DALLAS (AP) -- A handful of history buffs and curious onlookers watched Monday as a bulldozer tore through the walls of a dilapidated apartment building where Lee Harvey Oswald lived a few months before the assassination of President John F. Kennedy.
The uninhabited 10-unit, two-story apartment complex built in 1925 was one of several remaining places tied to Kennedy's Nov. 22, 1963, assassination, which remains perhaps the most infamous moment in Dallas history. Oswald lived at the building at 600 Elsbeth St. with his wife, Marina, and young daughter from November 1962 to March 1963.
The residence is mentioned in the Warren Commission report that investigated Kennedy's death and concluded Oswald acted alone.
The bulldozer ramming through the walls started with the side where Oswald lived. Police blocked off Elsbeth Street and the sidewalk in front, but let onlookers grab bricks from the side of the building.
Tom Sclar, a local resident and musician, put five bricks in a backpack as souvenirs and possibly sale items later. Sclar said the building was included on tours he once gave to groups interested in the many alternate theories about Kennedy's death — though he called himself a "borderline agnostic" on the question of who shot Kennedy.
"People sell this crap for money," Sclar said. "I'm doing it out of a weird, kitschy interest."
Jose Sorola said he was fascinated by the history of two presidential assassins — Oswald and John Wilkes Booth, who killed Abraham Lincoln. Sorola had heard about the upcoming demolition on the news and eventually purchased an apartment window for $125 online. His goal, he said, was to build a "traveling wall" around the window so it could be displayed to others.
"He still lived here, and in my opinion, he's a part of Dallas history," Sorola said. "Maybe for the wrong reason, but he's still a part of history."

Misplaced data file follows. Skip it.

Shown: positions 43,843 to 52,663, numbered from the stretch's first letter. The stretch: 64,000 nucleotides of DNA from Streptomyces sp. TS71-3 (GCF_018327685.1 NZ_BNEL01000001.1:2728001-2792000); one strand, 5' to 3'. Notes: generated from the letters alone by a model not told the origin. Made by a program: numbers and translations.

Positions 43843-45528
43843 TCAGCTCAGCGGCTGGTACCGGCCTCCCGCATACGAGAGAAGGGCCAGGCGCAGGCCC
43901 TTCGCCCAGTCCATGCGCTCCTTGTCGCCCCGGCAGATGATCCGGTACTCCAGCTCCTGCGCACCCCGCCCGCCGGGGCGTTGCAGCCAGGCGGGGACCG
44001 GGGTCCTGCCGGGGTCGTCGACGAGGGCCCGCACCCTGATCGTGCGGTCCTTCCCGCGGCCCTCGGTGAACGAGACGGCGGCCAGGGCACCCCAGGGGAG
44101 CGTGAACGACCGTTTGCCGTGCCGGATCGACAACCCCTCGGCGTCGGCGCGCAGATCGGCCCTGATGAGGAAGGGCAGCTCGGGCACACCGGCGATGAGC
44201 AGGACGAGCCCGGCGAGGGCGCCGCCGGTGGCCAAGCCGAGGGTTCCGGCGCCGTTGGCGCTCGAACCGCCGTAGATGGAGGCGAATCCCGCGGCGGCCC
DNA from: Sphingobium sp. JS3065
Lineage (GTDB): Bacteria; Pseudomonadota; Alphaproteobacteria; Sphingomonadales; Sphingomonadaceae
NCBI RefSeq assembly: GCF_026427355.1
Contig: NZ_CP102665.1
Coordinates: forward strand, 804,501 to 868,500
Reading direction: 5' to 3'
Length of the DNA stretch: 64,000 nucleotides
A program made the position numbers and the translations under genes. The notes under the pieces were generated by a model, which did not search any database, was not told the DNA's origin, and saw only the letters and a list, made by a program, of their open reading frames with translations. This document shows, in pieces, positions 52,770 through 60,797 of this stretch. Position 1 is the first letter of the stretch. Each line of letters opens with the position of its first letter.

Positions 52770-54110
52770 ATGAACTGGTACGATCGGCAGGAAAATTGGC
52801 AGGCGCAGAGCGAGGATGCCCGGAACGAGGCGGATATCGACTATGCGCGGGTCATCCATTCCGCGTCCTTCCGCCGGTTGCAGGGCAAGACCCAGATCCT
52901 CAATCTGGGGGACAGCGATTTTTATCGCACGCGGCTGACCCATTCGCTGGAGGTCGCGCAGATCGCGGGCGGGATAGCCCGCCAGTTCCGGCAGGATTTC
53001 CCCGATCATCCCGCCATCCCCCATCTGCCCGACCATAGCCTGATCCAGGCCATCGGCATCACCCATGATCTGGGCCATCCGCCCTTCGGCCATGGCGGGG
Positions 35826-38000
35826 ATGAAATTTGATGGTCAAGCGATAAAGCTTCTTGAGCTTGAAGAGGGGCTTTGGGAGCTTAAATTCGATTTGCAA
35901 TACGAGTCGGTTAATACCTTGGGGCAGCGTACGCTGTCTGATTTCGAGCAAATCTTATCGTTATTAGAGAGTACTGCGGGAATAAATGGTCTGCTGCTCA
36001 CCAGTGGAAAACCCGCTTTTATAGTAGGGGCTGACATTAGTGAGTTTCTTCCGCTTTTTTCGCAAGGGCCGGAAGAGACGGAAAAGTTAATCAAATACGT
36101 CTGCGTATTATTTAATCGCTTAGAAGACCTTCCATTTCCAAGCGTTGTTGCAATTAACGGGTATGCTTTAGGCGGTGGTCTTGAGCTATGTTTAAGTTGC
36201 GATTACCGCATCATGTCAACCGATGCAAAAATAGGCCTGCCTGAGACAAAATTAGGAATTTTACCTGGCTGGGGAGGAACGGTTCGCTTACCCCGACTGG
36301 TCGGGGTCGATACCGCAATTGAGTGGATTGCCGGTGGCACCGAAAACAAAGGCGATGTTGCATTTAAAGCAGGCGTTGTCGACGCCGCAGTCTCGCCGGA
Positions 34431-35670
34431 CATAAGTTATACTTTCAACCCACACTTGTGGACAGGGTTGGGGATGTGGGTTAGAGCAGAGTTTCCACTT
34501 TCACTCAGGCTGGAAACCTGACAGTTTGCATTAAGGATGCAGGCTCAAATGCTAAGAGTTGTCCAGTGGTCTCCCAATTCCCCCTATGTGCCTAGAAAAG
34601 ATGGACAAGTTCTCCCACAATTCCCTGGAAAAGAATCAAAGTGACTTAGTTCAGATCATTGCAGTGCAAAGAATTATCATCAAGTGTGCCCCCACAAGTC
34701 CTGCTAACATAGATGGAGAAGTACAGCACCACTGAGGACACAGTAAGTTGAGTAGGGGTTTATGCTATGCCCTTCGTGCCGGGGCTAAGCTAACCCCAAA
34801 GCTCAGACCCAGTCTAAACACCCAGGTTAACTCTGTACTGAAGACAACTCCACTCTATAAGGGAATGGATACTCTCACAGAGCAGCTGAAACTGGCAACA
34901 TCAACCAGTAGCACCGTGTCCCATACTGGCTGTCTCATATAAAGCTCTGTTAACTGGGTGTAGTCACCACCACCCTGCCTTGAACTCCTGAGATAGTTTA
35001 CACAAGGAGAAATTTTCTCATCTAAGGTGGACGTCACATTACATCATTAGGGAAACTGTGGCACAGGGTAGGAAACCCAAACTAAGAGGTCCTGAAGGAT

Kennedy's assassination still generates plenty of controversy, particularly as theories still circulate about whether Oswald acted alone. The Warren Commission's report says Oswald shot Kennedy from the sixth floor of the Texas School Book Depository building — now a museum dedicated to Kennedy and the assassination. The Warren Commission also concluded that Oswald killed Dallas police officer J.D. Tippit 45 minutes after Kennedy was shot.
Gary Mack, curator of the Sixth Floor Museum, said Oswald ordered the revolver that killed Tippit in January 1963, when Oswald was living at the Elsbeth Street apartment. But, he added, "The most important parts of the Oswald story are what he did, not where he did them.
"One has to draw the line somewhere at what is or is not historically significant. For those studying Oswald's life, this may be a more important address, but for those who are curious about the Kennedy assassination, what actually happened in Dealey Plaza is of far more significance," Mack said.
Jane Bryant bought the apartment building in 2007, later saying she hadn't known at the time about its link to history. But she was never able to realize plans to renovate it. In 2008 she got caught up in litigation with the city over the state of the building.
The city got a court order last May to have it razed and took over demolition when Bryant failed to act quickly enough.
Bryant told The Associated Press late Monday that she has spent "close to $100,000 in legal fees trying to save a historic property and trying to do everything the city asked me to do." But she said the city "made it impossible for me to renovate."
The city estimated demolition and asbestos abatement would run about $52,000 and said it may put a lien on the property to recover its costs.
Associated Press writer Jamie Stengle contributed to this report.
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